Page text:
Pre-service Teachers’ Reflections on Personal Responsibility for Student Motivation A Video Vignette Study

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  • Teachers assume personal responsibility in four domains: student motivation, student
    achievement, relationships with students, and the quality of their own teaching. In all existing
    research, pre-service and practicing teachers score lowest in the motivation domain. This may be
    because some teachers view motivation as a shared responsibility or one that is contingent on
    external factors. Thus, the purpose of this research was to examine pre-service teachers’
    reflections on two different perspectives on personal responsibility for student motivation - one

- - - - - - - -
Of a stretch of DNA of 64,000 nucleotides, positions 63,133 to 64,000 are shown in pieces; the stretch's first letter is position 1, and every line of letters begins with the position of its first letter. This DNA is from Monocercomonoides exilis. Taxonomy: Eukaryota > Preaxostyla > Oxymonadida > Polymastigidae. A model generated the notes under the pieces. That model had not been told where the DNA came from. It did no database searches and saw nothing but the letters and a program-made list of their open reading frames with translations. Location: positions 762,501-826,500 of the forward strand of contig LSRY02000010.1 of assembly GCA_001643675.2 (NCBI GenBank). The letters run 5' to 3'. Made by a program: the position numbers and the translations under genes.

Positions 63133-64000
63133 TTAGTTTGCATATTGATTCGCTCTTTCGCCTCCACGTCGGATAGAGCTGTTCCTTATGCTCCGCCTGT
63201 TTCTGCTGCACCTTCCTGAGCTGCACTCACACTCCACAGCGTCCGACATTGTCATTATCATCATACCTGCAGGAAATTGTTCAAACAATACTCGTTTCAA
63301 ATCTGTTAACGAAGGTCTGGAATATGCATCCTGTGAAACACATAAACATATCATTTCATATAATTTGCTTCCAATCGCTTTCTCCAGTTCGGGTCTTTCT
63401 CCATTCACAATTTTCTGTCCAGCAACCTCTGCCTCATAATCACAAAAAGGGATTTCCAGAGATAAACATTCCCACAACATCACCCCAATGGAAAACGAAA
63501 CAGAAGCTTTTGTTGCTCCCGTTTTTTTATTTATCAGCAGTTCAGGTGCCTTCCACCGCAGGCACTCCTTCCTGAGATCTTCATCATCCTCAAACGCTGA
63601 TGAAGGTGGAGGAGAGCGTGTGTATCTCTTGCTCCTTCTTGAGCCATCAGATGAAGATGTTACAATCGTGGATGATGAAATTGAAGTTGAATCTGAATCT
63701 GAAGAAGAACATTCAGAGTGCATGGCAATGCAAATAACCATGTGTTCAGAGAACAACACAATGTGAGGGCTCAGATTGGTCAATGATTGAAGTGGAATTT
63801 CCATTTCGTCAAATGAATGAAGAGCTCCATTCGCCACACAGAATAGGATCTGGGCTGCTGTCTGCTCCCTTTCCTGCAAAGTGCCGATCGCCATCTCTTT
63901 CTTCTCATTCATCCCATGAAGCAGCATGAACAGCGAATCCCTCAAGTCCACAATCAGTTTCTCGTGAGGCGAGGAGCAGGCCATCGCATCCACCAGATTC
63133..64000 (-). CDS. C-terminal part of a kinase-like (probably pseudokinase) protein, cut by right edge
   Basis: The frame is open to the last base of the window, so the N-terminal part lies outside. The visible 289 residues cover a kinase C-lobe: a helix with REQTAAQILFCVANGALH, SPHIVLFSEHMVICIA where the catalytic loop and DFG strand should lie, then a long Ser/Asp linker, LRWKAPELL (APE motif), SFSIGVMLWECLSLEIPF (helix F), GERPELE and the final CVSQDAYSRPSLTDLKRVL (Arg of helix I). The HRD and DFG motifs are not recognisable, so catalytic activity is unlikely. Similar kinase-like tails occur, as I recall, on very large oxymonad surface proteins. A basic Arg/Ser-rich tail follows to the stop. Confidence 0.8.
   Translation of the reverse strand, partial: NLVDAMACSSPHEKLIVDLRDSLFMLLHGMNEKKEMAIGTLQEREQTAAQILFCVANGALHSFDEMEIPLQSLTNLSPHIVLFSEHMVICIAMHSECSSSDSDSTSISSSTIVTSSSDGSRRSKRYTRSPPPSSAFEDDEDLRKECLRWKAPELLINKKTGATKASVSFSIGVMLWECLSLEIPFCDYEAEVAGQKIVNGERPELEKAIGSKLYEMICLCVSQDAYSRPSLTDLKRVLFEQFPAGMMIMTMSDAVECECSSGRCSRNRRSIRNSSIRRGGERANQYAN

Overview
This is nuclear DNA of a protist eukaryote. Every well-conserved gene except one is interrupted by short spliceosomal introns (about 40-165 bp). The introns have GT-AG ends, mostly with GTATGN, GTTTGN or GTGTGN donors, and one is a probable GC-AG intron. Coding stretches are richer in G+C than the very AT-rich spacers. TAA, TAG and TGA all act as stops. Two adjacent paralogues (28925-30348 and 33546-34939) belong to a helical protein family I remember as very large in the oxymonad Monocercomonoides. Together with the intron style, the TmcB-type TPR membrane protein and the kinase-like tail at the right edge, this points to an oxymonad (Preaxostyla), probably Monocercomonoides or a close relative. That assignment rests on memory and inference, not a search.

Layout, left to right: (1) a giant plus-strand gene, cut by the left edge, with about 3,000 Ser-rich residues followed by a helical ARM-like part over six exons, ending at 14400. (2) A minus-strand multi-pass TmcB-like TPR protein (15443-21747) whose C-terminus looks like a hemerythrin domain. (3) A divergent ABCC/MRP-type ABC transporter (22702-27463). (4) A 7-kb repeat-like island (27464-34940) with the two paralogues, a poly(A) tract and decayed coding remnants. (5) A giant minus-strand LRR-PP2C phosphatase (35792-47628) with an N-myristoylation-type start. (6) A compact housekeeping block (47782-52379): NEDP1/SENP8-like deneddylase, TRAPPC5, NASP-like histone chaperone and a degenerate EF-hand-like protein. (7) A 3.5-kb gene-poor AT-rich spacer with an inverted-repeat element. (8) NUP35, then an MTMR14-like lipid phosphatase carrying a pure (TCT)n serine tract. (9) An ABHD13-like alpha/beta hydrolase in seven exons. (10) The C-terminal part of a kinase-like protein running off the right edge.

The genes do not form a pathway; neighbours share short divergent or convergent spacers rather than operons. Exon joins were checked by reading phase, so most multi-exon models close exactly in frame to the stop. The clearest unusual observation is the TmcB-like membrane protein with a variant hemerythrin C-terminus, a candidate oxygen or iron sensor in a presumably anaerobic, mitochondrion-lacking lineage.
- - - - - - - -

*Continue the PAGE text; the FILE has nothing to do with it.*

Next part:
that reflected high internal unmitigated responsibility and one that reflected shared and
    contextualized responsibility. Pre-service teachers watched two video vignettes, and then
    reflected on the perspectives in an open-ended written format. The descriptive statistics
    confirmed that responsibility for motivation was the lowest of the four domains. Moreover, the
    percentage pre-service teacher felt responsible for student motivation predicted which video
    vignette they selected. Thematic analysis of pre-service teachers’ reflection revealed four themes
    that give insight to how pre-service teachers make sense of responsibility for student motivation:
    people responsible, external factors, strategies to support motivation, and emotions. The results
    are discussed in light of methodological, theoretical, and practical implications.

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  • Type of Item
    Article (Draft / Submitted)
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    Attribution-NonCommercial 4.0 International